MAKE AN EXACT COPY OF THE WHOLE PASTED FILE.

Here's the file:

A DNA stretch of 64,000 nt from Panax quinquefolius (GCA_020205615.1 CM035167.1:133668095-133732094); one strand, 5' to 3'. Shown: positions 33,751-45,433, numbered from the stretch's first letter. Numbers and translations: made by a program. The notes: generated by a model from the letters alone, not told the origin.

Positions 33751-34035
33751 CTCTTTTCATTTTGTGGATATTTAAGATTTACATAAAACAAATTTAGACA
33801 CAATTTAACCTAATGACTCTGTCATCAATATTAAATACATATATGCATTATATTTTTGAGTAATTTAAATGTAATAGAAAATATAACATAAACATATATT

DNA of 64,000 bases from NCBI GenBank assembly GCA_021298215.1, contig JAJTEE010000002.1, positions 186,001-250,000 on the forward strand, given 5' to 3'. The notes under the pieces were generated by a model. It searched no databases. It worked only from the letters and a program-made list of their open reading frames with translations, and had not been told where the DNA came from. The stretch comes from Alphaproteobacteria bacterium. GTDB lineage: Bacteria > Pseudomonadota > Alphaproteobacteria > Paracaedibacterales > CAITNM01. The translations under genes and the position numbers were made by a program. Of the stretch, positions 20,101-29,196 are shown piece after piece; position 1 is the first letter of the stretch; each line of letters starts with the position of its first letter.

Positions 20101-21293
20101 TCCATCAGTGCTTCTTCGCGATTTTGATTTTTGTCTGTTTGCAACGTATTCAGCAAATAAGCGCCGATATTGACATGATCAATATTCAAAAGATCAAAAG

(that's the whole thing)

A DNA stretch of 64,000 nt from Panax quinquefolius (GCA_020205615.1 CM035167.1:133668095-133732094); one strand, 5' to 3'. Shown: positions 33,751-45,433, numbered from the stretch's first letter. Numbers and translations: made by a program. The notes: generated by a model from the letters alone, not told the origin.

Positions 33751-34035
33751 CTCTTTTCATTTTGTGGATATTTAAGATTTACATAAAACAAATTTAGACA
33801 CAATTTAACCTAATGACTCTGTCATCAATATTAAATACATATATGCATTATATTTTTGAGTAATTTAAATGTAATAGAAAATATAACATAAACATATATT

DNA of 64,000 bases from NCBI GenBank assembly GCA_021298215.1, contig JAJTEE010000002.1, positions 186,001-250,000 on the forward strand, given 5' to 3'. The notes under the pieces were generated by a model. It searched no databases. It worked only from the letters and a program-made list of their open reading frames with translations, and had not been told where the DNA came from. The stretch comes from Alphaproteobacteria bacterium. GTDB lineage: Bacteria > Pseudomonadota > Alphaproteobacteria > Paracaedibacterales > CAITNM01. The translations under genes and the position numbers were made by a program. Of the stretch, positions 20,101-29,196 are shown piece after piece; position 1 is the first letter of the stretch; each line of letters starts with the position of its first letter.

Positions 20101-21293
20101 TCCATCAGTGCTTCTTCGCGATTTTGATTTTTGTCTGTTTGCAACGTATTCAGCAAATAAGCGCCGATATTGACATGATCAATATTCAAAAGATCAAAAG